Spanish police storm university, arrest rapper convicted in free speech case
LLEIDA, Spain — Dozens of Spanish police stormed a university on Tuesday and arrested a rapper who had barricaded himself inside after being sentenced to jail on charges of glorifying terrorism and insulting royalty in his songs.
Pablo Hasel had a deadline of last Friday to hand himself over to the police to serve a nine-month jail term handed down in 2018. The sentence caused an uproar in Spain and led the government to announce it would make free speech laws less restrictive.
The rapper took refuge on Monday in Lleida university in northeastern Spain with a group of supporters. They clashed briefly with police on Tuesday morning, throwing chairs and emptying fire extinguishers before officers carrying guns and wearing protective headgear reached Hasel.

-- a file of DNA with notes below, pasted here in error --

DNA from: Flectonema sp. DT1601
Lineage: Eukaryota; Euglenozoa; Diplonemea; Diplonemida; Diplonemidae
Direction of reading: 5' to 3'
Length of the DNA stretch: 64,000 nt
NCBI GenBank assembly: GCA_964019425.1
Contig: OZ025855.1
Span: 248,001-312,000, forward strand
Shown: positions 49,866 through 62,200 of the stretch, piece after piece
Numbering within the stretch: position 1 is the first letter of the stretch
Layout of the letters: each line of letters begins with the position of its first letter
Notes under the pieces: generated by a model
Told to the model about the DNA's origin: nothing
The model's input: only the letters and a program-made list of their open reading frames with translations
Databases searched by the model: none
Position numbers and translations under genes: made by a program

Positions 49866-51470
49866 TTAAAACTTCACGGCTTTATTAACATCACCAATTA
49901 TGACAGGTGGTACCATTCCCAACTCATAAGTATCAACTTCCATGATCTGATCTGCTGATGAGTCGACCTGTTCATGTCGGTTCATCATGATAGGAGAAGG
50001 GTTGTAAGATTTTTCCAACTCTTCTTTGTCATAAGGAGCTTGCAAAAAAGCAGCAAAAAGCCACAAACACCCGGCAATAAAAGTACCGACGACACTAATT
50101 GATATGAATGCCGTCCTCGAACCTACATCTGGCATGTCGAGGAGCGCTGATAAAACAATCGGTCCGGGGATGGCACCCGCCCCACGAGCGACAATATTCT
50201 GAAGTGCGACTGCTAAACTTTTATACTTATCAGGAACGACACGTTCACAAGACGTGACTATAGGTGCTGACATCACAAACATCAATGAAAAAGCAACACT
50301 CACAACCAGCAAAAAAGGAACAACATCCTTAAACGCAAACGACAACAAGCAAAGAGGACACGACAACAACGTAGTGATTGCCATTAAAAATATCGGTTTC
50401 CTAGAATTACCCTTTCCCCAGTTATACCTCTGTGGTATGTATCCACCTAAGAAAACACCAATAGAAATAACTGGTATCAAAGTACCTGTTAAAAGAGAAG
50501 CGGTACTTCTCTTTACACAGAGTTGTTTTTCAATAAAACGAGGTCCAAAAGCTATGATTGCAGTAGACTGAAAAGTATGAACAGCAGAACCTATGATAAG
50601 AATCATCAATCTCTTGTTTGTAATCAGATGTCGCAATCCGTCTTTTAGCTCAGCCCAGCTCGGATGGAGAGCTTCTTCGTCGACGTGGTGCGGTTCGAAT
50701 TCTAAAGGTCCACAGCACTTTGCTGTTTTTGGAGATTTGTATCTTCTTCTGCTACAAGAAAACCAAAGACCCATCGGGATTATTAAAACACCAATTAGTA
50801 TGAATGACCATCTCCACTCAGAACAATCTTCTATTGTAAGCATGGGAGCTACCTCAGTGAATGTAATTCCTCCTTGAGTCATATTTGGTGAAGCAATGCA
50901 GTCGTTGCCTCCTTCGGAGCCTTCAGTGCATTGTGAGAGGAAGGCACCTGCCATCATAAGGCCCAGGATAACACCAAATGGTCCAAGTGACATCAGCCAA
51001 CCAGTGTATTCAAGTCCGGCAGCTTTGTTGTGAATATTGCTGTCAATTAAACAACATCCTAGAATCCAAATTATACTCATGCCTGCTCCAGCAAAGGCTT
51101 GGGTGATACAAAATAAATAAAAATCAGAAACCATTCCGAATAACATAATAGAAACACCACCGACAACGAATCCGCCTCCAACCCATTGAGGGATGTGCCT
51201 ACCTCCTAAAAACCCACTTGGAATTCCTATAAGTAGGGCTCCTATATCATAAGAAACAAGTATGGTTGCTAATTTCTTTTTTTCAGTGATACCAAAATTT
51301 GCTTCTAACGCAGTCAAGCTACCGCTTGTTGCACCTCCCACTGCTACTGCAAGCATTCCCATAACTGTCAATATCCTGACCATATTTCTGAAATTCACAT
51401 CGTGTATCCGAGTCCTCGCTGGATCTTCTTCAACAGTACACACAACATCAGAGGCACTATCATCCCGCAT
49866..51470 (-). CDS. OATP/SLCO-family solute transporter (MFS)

Known for his radical leftist views, Hasel was convicted over lyrics and tweets that included references to Basque separatist paramilitary group ETA, compared Spanish judges to Nazis, and called former king Juan Carlos a mafia boss.
“Victory will be ours… There will be no forgetting and no forgiving,” he shouted with his fist raised as he was surrounded by police and taken to jail, having several hours earlier retweeted the lyrics he was convicted for.
“The tweets they will jail me for within minutes or hours,” he added in a message to his 125,000 followers. “Tomorrow it could be you.”
More than 200 artists, including film director Pedro Almodovar, actor Javier Bardem, and singer Joan Manuel Serrat, signed a petition against Hasel’s jailing.
Spain’s leftist government said last week in response to the case that it would reform the “gag law” enacted in 2015 by a previous administration to prevent the glorification of banned armed groups such as ETA. It also bans insults against religions or the monarchy.
The government said the reform would introduce milder penalties, and target only actions generating a risk to public order or provoking violent conduct.
ETA announced its dissolution in 2018, after a four-decade campaign of violence that ended in 2010.
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